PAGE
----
Fleur Macdonald

Across the literary pages: reinventing ‘Bloomsday’

Across the literary pages: reinventing ‘Bloomsday’
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Although it's over seventy years since his death, the attitude quoted under the OED entry for 'Joycean' from Eric Partridge's World of Words still persists: 'Joyceans are artificial, but, except at the cost of a highly gymnastic cerebration, unintelligible'. This 'Bloomsday', an annual celebration on the day the novel is set, Radio 4 decided their listeners needed a gentle mental workout.

First, a warm-up with Thursday's edition of In Our Time as Melvyn Bragg was on hand to help us decipher the playful complexity of an author who readily admitted: 'I've put in so many enigmas and puzzles that it will keep the professors busy for centuries arguing over what I meant, and that's the only way of insuring one's immortality.' Then, on Saturday, the five and a half hour heavily edited version of Ulysses began in earnest. Interspersed with commentary from Mark Lawson, and irritating aperçus of modern day Ireland (it's bad, don't go), the reading was broadcast in real time starting at 9am with 'nutty gizzards' and finishing at around midnight with Molly Bloom's erotic recollections on her chamberpot.

Despite acknowledging that it inevitably straightened out some of the novel's daedalean form, Tom Payne in the Telegraph conceded that 'the very features of the book that make it so difficult, such as the transcribed sound effects, and the word-mishmashing streams of consciousness, are what make it ideal, even accessible, for radio'. In the Observer, Fiachra Gibbons called it 'the very epitome of Radio 4 flamboyance, a finely calculated compromise, erring strongly on the side of caution.'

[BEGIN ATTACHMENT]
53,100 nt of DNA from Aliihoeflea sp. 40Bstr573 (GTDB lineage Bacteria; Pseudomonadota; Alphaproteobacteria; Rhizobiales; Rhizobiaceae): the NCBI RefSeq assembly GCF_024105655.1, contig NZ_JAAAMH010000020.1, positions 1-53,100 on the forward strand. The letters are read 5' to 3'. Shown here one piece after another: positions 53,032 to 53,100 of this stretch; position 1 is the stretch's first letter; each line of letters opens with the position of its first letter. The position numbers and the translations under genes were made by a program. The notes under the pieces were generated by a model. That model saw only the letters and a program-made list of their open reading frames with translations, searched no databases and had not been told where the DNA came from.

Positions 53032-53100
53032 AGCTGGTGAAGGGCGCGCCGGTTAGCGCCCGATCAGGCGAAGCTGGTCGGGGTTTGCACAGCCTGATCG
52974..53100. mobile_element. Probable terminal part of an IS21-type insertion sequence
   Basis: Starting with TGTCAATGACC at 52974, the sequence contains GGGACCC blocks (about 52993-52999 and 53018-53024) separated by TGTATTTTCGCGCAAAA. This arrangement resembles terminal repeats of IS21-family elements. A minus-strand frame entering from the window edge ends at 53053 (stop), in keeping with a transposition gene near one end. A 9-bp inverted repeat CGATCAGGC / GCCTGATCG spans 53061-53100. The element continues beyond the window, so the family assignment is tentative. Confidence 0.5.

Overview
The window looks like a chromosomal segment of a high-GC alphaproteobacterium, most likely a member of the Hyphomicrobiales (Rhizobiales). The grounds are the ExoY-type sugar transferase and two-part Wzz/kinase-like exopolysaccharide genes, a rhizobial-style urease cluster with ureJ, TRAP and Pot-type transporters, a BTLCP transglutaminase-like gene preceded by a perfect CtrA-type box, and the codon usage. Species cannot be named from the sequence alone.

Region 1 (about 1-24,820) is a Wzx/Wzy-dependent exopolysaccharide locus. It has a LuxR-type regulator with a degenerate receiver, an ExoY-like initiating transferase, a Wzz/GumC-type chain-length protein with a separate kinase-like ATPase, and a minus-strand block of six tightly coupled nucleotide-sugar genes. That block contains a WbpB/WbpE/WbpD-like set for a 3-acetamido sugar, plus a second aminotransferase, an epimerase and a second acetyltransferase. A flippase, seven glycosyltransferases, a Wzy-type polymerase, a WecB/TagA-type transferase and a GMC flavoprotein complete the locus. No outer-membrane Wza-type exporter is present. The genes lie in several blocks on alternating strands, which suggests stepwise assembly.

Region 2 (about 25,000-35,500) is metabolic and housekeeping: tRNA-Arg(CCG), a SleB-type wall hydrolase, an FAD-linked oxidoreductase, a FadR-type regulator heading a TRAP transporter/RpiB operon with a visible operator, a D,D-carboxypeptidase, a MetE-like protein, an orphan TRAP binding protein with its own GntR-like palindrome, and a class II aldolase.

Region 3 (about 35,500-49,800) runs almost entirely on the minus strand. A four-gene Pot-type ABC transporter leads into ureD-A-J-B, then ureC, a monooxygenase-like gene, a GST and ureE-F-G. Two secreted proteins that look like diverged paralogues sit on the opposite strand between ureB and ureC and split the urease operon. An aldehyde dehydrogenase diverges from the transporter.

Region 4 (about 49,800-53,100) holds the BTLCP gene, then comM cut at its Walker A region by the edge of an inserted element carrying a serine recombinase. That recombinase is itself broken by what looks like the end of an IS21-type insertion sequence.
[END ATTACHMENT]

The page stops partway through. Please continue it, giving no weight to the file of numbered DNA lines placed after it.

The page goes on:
Indeed none of this, nor the far more strenuous twenty-nine hour version on German radio running from 8am to 6am the next day, would have been possible had the copyright not expired at the end of last year. Control over Joyce's oeuvre had been so strictly enforced by the author's grandson, Stephen Joyce, (compared by some Joyceans to "a tsar or a shah or any dictator"), that even Kate Bush had to wait twenty years before releasing the full version of a song based on Molly Bloom's soliloquy. And now they no longer exert jurisdiction, perhaps the Joyces will have to go the way of the Francis Bacon Estate and release some tasteful merchandise. Rather than belts, beach towels and T-Shirts blazoned with his face, a line in nainsook, stockingette gusseted, cami-knickers and garters might work … 'Bloomers.